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Lunch » Tags » Untagged » Follow the Money: A Month in the Life of a Ten-Dollar Bill » User review

Money talks, Boggan walks

  • Jul 31, 2013
Teetering between funny, abrasive, and poignant, Follow the Money ends up somewhere in the middle.  The idea is so simple that the execution depends on the writer, and Boggan is a cynical Brit with the dry humor that is easy to love and hate at the same time.

Repeating a prank he documented for a UK magazine with a 10-pound note, Boggan journeys to the geographic center (roughly speaking, the subject of an amusing diversion by Boggan) of the US with a $10 bill which he had marked with a sharpie for visibility, vowing to follow it from recipient to recipient for 30 days.  While I thought at first that this book might be more about currency, credit, and microeconomics in 21st century economies, it is really about the people who receive and spend the bill than not about the cash economy, although Boggan does spend a few pages on the topic (in the US transactions with debit and credit cards surpassed cash transactions several years ago; in a very few years Boggan's journey will be hard to duplicate).

So while this book is identified on the back cover as belonging in the Travel category, it is more about the people Boggan meets on his journey.  He starts in a small Kansas farming community, and winds his way east to St. Louis. south to Hot Springs, Arkansas, and north to Chicago and beyond.  He bonds with farmers, missionaries, musicians, investment advisers, and lots of waitresses, hotel clerks, and cashiers who think he might just be daft or dangerous when he explains why he is hanging around watching people spend the bill and waiting to see who receives it.

In the end, while Americans and our unBritish ways are easy targets for his cynicism and barbed humor, Boggan has grown to a respect and even admiration for the generosity, sincerity, spirituality, and hospitality he has experienced at almost every stop and relationship on his journey.  This is an inconsequential but ultimately friendly little book that is worth a few hours light reading.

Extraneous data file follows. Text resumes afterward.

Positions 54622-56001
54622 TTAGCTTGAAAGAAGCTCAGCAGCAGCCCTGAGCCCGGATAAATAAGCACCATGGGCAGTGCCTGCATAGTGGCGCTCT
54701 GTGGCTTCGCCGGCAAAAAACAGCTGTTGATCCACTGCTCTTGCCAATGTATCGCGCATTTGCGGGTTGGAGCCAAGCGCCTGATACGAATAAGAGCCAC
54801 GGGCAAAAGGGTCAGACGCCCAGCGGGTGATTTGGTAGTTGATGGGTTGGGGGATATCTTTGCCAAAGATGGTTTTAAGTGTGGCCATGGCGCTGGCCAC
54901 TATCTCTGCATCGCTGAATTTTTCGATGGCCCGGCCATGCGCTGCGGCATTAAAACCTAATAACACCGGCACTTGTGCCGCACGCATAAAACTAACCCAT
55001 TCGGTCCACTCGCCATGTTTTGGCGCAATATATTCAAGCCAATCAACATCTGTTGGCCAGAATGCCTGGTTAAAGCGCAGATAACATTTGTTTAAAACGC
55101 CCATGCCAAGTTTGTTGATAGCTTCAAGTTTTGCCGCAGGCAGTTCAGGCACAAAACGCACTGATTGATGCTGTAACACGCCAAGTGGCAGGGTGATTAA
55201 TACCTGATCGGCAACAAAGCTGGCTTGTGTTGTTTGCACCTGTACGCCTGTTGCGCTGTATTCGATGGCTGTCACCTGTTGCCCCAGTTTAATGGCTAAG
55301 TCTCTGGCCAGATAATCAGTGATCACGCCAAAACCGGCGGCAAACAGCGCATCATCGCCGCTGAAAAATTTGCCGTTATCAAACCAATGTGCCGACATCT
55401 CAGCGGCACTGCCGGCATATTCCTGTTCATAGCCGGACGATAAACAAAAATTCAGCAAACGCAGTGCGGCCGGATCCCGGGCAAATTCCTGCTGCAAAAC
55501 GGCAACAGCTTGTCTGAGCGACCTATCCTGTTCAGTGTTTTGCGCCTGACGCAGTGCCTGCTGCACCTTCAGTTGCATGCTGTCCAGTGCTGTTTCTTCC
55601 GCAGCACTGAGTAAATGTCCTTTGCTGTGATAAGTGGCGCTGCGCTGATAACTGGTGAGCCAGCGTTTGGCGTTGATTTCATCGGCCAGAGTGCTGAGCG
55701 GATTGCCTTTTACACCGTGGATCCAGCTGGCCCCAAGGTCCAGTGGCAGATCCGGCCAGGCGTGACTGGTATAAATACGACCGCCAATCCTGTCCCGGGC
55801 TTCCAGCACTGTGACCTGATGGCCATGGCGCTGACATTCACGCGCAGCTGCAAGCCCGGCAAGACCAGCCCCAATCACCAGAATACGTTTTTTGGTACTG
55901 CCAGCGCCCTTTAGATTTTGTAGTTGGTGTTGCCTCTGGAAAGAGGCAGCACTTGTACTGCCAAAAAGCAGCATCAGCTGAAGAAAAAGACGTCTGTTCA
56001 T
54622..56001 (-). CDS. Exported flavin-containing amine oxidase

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July 31, 2013
Thanks for sharing.
About the reviewer
Todd Stockslager ()
Ranked #36
I love reading and writing about what I have read, making the connections and marking the comparisons and contrasts. God has given man the amazing power to invent language and the means to record it which … more
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"It would be easy enough to say that Boggan just got lucky, that his $10 bill was touched by a certain magic that led him to good places and away from bad ones. Perhaps so. But at a moment in our history when so many Americans are troubled by what they see as anger and hostility among their fellow citizens, it is rather nice to be given a bit of evidence that this may not be entirely true." - The Washington Post

In 2006, British journalist Boggan wrote an article about following a single 10-pound note for a week, tracking its movements from hand to hand. This highly entertaining book expands on the theme. Making his way to the U.S., Boggan sent a marked $10 bill on its way, vowing to follow its progress for a full month. His journey—or, rather the bill’s journey—took him from his starting point of Lebanon, Kansas (popularly if inaccurately known as the geographical center of the U.S.) to Detroit, Michigan, a distance of more than 3,000 miles. The rules were simple: he had to be present at every transaction, he couldn’t influence how the 10 bucks was spent, and he couldn’t influence where the bill went (there was a tense moment when a guy said he was going to mail the bill to a place 406 miles away). Like Bill Bryson, whose travel books are as much about the people he meets as they are about the places he visits, Boggan writes entertainingly about the characters he encountered along the way—most of whom were, somewhat surprisingly, ...
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